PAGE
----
In Ann Coulter's world -- as described in her new book Godless: The Church of Liberalism (Crown Forum) -- Jews are Christians, but apparently Episcopalians are not.A story for you. Many years ago (think early Eisenhower Administration), in the loving, bucolic heartland (Omaha to be precise), my mother, after informing someone that she was not Christian, but, in fact, Jewish, was told, "We're all Christians. You're just a Jewish Christian." This was the same Omaha where one high school (Omaha Central) did not have a prom. Why no prom? Because at one dance, a black boy danced one song with a white girl. Obviously, it was necessary to cancel school dances after that. Definitely an era worth conserving (kidding).
A footnote on Page 3 of the book reads: "Throughout this book, I often refer to Christians and Christianity because I am a Christian and I have a fairly good idea of what they believe, but the term is intended to include anyone who subscribes to the Bible of the God of Abraham, including Jews and others." [emphasis added]
Yes, you read that correctly. As far as Coulter is concerned, Jews are Christians. Mazel tov!
As for Episcopalians, they might be disheartened to learn that they will not be welcoming their newly Christian Jewish friends into the brotherhood of Christ, because they don't quite measure up as a church. Coulter writes on Page 5, "Howard Dean left the Episcopal Church -- which is barely even a church -- because his church, in Montpelier, Vermont, would not cede land for a bike path." [emphasis added]
The millions of Episcopalians in America -- among whose numbers have been many presidents, including George Washington, James Madison, Franklin Roosevelt, and George H.W. Bush -- might be interested to know Coulter's view of their faith.
Does Coulter even comprehend the words coming out of her mouth? In a different context (the 'blastular holocaust'), I wrote:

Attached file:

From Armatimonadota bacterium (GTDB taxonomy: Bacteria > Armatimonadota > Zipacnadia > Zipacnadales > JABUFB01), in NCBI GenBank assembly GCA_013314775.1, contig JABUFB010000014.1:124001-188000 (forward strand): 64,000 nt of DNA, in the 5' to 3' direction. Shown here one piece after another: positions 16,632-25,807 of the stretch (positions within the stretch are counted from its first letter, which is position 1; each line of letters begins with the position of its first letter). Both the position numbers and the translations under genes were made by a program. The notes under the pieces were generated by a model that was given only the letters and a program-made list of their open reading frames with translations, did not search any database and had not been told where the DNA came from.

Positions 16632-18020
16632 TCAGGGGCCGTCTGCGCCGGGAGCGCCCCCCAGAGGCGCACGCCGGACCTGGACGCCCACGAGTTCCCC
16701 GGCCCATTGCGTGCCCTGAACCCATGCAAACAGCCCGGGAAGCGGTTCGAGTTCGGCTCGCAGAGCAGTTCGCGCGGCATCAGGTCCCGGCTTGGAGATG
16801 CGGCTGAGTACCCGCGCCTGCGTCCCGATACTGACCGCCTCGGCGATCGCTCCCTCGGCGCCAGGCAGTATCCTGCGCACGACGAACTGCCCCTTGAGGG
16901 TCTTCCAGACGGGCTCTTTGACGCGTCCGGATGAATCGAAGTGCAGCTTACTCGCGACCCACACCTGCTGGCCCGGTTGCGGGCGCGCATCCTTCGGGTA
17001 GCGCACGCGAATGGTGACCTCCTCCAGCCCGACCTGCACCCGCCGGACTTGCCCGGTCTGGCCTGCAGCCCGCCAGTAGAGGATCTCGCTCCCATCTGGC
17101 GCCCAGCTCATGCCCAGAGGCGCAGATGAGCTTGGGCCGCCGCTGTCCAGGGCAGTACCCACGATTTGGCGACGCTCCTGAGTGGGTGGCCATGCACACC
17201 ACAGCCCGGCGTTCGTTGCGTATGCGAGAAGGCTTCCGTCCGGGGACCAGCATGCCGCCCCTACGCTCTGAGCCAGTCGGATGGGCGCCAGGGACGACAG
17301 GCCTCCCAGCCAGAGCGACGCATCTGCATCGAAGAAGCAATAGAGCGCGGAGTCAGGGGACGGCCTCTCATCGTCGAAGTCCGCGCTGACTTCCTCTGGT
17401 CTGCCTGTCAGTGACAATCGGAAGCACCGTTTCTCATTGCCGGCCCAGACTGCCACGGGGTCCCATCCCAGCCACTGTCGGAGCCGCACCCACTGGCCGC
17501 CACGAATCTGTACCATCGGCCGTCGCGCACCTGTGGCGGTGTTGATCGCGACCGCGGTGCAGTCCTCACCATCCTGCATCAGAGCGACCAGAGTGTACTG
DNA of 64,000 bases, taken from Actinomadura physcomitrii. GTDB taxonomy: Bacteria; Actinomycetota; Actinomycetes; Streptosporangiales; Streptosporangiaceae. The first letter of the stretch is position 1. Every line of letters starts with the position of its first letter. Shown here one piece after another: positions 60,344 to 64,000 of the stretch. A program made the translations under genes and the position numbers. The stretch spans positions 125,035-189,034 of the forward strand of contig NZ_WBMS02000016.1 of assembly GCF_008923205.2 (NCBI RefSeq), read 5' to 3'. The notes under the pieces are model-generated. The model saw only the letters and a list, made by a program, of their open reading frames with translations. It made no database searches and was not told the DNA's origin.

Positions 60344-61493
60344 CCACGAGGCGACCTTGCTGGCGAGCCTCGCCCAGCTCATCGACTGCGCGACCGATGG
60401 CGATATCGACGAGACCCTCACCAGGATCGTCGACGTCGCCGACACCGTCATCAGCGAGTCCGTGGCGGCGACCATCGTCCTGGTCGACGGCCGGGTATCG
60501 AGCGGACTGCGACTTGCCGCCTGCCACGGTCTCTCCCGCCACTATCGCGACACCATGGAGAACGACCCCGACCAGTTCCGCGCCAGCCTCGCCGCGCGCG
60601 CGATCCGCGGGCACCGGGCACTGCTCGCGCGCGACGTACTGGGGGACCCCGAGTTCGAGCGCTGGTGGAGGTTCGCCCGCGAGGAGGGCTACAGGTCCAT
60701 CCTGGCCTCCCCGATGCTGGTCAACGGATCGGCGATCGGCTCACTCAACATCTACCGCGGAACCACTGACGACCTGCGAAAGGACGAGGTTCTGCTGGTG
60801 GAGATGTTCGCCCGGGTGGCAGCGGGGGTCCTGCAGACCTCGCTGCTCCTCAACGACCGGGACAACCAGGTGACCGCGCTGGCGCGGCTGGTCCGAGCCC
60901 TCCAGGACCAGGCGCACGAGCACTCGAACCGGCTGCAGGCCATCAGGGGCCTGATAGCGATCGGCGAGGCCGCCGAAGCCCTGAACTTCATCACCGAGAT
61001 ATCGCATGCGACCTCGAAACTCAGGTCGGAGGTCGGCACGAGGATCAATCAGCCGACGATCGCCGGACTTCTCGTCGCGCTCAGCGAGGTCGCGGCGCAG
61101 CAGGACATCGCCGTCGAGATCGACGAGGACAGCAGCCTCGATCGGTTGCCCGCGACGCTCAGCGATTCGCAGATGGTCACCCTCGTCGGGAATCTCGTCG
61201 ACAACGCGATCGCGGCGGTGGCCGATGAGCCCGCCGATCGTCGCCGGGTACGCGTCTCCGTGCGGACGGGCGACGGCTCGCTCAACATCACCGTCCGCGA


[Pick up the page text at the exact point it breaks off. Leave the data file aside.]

The other major point is that Christian conservatives gloss over the history behind the Holocaust. I rarely claim to speak for others, but I'm going to go out on a limb and do so. In my opinion, many Jews think that 1500 years of religiously based anti-Semitism based in Christian doctrine was a significant factor that led to the Holocaust. This not to say that other factors weren't important: obviously, they were. But the Holocaust was not solely due to generic Acme 'man's inhumanity to man' spontaneously arising in 1933. There was a long history of brutal oppression based on Christian doctrine predating the Holocaust.While most Jews would be polite and not bring this up, doesn't she realize that it is insulting to be called Christian, and that phrase does not fill us with warmth and fuzzy feelings? Leaving aside stark dogmatic and ideological differences, there's a lot of bad history there.
This creates a lot of problems for conservative Christians when they speak to Jews: we see their religious fanaticism, and at some basic level, many of us recoil. Not only did most Jewish families in the country lose members in the Holocaust, but their parents, grandparents, and great-grandparents often fled brutal mistreatment (not to mention rape and murder) that was spawned by religious bigotry and fanaticism. There's a reason Jews reacted so vehemently against the movie The Passion of the Christ: many pogroms happened around Easter as 'revenge' for the death of Jesus. There is a basic problem here for Christian conservatives, which is, that in the Jewish mind (and I think any honest history of the Holocaust), Christianity is not 'guilt-free.' To date, American Christian conservatives have not addressed the role Christianity played in creating the necessary preconditions for mass murder (on the other hand, Catholicism has addressed this issue rather well).
The more things change, the more they stay the same...